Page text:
Next on our agenda was to explain what it was like to apply for student aid. We both had similar experiences where we did it all on our own. Our school counselors had been very overwhelmed. We both recalled late nights writing essays for scholarships and chasing our parents around to get their part of the FAFSA done. We encouraged the students to get their FAFSAs completed as early as possible, so that they will be able to secure the maximum amount of aid possible. We ended our “Promise Talk” with some words of advice for the students: to do as many internships as possible, and to NEVER SAY NO!

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– Dionna Sanders, College and Career Ambassador at West Philadelphia High School

Collaborating for Student Success

On August 17 and 18, Leya and I joined our colleagues from all spectrums of college access and success at the Philadelphia College Prep Roundtable Conference.  From school counselors, to college admissions counselors, to other programs focused on students in high school and helping them develop a postsecondary plan, educators gathered to engage in the Philadelphia College Prep Roundtable’s 25th year of “courageous conversations,” as the conference was aptly named.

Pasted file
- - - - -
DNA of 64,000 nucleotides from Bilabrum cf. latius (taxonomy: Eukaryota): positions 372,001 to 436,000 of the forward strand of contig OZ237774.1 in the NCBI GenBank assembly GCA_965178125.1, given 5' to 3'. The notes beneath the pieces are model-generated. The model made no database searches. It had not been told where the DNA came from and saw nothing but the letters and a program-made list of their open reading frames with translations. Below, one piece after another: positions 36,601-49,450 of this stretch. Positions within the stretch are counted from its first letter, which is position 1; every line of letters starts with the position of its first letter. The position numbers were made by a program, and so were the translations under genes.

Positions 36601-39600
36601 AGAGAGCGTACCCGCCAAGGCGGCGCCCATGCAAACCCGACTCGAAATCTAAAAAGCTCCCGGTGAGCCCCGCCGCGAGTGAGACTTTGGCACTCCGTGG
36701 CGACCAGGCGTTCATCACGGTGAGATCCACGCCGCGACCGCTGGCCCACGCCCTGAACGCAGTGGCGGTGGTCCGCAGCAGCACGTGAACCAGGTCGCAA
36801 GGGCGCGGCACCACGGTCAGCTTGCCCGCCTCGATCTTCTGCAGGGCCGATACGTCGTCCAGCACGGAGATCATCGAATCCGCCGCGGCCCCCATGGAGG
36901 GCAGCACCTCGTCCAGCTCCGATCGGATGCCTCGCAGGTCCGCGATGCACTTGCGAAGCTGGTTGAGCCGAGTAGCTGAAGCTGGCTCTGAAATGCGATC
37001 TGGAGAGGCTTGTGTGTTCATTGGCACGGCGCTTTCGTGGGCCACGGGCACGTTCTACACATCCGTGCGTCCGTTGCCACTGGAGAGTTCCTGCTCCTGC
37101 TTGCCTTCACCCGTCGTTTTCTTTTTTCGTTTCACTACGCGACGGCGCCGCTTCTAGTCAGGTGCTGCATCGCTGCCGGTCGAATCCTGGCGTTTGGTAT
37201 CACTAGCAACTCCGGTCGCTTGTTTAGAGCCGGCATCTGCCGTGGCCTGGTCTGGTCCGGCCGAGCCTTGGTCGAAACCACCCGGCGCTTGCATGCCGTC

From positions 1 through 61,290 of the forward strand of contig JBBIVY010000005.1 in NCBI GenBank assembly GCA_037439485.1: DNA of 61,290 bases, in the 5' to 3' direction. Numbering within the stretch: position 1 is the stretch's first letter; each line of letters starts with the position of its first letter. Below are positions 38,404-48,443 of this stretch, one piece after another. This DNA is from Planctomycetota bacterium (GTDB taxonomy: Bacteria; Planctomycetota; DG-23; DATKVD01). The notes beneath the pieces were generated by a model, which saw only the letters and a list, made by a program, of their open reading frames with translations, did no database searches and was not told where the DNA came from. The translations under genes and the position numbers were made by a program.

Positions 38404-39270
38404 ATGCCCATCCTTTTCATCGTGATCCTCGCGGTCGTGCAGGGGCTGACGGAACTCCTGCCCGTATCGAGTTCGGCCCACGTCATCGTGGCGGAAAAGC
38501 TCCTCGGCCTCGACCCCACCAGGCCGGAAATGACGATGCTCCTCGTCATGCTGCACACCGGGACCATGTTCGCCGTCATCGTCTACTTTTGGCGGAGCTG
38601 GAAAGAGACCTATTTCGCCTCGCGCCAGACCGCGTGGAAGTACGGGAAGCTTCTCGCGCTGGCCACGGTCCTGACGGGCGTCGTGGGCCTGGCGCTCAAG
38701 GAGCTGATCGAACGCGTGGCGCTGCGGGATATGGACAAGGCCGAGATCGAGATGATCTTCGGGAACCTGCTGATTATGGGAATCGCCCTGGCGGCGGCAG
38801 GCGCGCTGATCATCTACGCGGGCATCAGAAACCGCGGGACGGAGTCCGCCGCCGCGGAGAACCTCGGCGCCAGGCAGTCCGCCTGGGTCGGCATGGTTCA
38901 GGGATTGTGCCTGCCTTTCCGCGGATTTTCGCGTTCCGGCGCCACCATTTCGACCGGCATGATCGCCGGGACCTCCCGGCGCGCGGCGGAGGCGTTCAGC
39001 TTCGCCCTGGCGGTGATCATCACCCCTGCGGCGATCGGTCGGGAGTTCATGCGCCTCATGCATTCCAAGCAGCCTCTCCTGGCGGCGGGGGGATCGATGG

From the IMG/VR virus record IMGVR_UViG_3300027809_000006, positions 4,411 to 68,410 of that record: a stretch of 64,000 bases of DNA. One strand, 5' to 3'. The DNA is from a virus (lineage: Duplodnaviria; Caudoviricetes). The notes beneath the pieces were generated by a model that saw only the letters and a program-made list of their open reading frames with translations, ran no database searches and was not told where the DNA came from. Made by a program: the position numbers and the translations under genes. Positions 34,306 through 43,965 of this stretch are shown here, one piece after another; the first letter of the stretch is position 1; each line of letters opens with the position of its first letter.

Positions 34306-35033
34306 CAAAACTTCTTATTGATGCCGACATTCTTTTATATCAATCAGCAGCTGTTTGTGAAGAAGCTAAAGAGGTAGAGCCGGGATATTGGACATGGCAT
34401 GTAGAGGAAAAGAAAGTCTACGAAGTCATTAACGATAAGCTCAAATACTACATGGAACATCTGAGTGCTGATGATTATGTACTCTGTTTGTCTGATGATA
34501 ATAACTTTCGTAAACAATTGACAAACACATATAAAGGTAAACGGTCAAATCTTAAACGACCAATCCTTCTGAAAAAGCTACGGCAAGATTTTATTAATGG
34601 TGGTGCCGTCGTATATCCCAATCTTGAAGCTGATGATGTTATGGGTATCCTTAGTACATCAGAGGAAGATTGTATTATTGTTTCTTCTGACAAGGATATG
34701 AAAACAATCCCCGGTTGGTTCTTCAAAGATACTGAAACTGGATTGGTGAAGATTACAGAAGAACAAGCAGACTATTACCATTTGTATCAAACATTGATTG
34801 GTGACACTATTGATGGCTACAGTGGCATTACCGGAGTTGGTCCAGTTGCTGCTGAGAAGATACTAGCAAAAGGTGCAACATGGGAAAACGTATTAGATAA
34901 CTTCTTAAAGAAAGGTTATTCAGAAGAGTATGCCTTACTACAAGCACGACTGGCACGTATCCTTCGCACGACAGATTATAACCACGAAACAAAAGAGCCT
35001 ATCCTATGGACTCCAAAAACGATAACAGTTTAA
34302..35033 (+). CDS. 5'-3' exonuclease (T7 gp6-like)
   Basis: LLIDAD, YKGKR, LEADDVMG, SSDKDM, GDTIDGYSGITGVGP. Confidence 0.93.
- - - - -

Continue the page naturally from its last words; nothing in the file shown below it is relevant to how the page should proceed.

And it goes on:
We attended different workshops ranging from retaining at-risk students, FAFSA completion strategies, helping students who will be the first in their families to attend college develop a roadmap, and so much more. We were able to see one of our former CCAs, who is now working for another program that supports high school students.